I'm trying to put together a GUI in Mathematica and need to evaluate one cell to kick that off. Is there a way to automatically evaluate that cell when the notebook is opened? Here is an example of the code I'm using in that cell. Yes I know loading them like:


etc. is best, but that doesn't seem to work on my system. Thanks!

 nbs = {"one.nb", "two.nb", "three.nb", "four.nb", "five.nb", "six.nb", "seven.nb",
For[i = 1, i <=  Length[nbs], i++,
    Block[{nb = NotebookOpen[NotebookDirectory[] <> nbs[[i]]]},
          FrontEndTokenExecute[nb, "EvaluateNotebook"]
  • 1
    $\begingroup$ Have you seen this? $\endgroup$ Jun 22, 2012 at 2:58
  • $\begingroup$ @J.M. yes of course, but as you can see the documentation is pretty sparse with no examples of how to implement it. I've tried a few guesses as to how it might work but came up empty handed. $\endgroup$ Jun 22, 2012 at 3:01
  • 1
    $\begingroup$ @rcollyer certainly tried that too and found for initialization cells, you have to evaluate them...then they ask you if you want to evaluate all initialization cells in the nb. Fun but not what I was hoping for. $\endgroup$ Jun 22, 2012 at 3:18
  • 1
    $\begingroup$ @rcollyer yes setting it to true does nothing at all...until you evaluate the cell ;) $\endgroup$ Jun 22, 2012 at 3:21
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    $\begingroup$ I would like to add one thing. If this is implementable, it represents a security risk, and at worst should require the user to confirm execution prior to the cells being run. Otherwise, it could potentially do anything to the system it is running on. $\endgroup$
    – rcollyer
    Jun 22, 2012 at 3:34

2 Answers 2


Maybe NotebookDynamicExpression is what you are looking for:

SetOptions[EvaluationNotebook[], NotebookDynamicExpression :> Refresh[
   nbs = {"one.nb", "two.nb", "three.nb"};
   For[i = 1, i <= Length[nbs], i++, 
    Block[{nb = NotebookOpen[NotebookDirectory[] <> nbs[[i]]]}, 
     FrontEndTokenExecute[nb, "EvaluateNotebook"]]], None]]

Then you can erase this cell and save the notebook. Upon the opening of the said notebook, it will open and evaluate one.nb, two.nb, and three.nb.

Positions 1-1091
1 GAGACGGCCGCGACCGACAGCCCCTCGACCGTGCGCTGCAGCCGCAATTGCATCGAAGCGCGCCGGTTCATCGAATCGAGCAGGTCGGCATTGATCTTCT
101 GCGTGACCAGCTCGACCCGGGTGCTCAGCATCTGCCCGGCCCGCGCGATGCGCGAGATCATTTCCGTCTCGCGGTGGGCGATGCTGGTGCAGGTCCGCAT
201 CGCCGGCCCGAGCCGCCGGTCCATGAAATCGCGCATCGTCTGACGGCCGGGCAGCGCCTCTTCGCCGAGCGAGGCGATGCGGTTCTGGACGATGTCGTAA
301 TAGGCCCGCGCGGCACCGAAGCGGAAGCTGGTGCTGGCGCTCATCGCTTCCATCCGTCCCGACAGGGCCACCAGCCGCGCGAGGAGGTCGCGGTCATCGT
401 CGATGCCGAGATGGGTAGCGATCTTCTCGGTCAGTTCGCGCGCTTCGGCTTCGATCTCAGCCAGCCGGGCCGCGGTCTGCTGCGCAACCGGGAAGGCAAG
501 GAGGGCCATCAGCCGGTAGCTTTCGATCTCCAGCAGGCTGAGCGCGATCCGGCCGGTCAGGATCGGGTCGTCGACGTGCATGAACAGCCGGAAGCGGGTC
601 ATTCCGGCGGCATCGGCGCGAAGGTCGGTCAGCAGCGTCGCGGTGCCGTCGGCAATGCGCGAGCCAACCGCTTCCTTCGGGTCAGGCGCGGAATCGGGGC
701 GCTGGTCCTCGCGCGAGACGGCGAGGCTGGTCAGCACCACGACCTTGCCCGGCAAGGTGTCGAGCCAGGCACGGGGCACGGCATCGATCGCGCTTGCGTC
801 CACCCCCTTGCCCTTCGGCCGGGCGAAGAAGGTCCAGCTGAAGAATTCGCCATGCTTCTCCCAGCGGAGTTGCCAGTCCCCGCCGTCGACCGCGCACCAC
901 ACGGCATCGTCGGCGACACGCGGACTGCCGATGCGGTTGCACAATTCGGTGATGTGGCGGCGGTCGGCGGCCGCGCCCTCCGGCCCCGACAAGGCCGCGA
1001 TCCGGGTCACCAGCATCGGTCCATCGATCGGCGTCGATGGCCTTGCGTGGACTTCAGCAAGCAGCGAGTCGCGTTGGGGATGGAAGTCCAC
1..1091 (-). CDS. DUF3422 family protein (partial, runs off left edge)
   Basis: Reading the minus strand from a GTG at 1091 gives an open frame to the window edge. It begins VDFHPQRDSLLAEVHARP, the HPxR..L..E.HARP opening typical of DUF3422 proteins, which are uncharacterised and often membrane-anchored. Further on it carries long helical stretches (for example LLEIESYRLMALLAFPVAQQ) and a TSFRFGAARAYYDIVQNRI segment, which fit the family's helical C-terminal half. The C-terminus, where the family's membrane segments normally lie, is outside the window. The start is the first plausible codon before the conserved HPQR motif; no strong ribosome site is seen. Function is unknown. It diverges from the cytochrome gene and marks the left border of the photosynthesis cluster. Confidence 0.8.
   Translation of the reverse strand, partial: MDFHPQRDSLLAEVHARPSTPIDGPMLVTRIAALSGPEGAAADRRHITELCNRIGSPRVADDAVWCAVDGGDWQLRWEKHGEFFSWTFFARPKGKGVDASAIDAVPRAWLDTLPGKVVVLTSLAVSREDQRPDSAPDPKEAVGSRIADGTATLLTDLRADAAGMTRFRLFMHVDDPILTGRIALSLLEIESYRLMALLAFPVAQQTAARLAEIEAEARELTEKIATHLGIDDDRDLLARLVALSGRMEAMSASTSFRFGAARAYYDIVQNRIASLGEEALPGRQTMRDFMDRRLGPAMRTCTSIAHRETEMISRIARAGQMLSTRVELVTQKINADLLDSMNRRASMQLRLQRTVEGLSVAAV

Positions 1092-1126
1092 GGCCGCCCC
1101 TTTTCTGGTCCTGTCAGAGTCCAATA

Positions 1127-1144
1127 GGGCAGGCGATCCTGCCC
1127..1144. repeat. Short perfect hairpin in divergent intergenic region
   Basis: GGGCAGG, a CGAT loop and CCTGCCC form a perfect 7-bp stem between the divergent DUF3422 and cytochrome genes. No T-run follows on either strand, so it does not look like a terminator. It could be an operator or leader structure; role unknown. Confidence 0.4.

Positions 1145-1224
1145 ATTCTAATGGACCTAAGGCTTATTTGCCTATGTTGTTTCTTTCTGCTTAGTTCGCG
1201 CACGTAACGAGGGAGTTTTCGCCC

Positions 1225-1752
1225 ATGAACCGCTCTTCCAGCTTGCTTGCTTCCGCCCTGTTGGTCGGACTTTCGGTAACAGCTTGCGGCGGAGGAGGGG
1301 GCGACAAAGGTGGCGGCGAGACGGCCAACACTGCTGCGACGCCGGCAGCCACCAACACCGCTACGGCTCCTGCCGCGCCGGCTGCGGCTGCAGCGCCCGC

Refresh[..., None] is used to make sure that it is evaluated once.

Note: Besides, it is in fact Dynamic, it will complain at the beginning if the notebook is not in the trusted path...

  • $\begingroup$ After playing with this nb a bit I see that adding the code above makes the whole nb evaluate each time a cell is even touched. Seemed like it was working. If there was a way to make sure refresh only happened once, I'm sure this would work perfectly. $\endgroup$ Jun 22, 2012 at 19:30
  • $\begingroup$ what actually happens is each time any cell or piece of code is selected or copied the process starts again and reloads the whole nb. Clearing the code from the nb does nothing to reset the options and it continues to evaluate every cell, each time any attempted code change is made. $\endgroup$ Jun 23, 2012 at 16:38

This is possible, at least in version 7, but as rcollyer supposed there is a Global security option which cannot be set from within the Notebook (automatically, that is).

First change the Global option:

  GlobalInitializationCellWarning -> False

Then in the Notebook you need to evaluate:

  InitializationCellEvaluation -> True, 
  InitializationCellWarning -> False

Or use the Option Inspector in either case.

  • $\begingroup$ Thanks this works well. You simply execute these in the notebook then you can delete them. The cells marked as initialisation cells then evaluate when the notebook opens without any warning messages. $\endgroup$
    – lara
    Sep 26, 2013 at 9:10
  • $\begingroup$ @Lara Yes, that's correct. I'm glad you found this useful, and you're welcome. $\endgroup$
    – Mr.Wizard
    Sep 26, 2013 at 12:04

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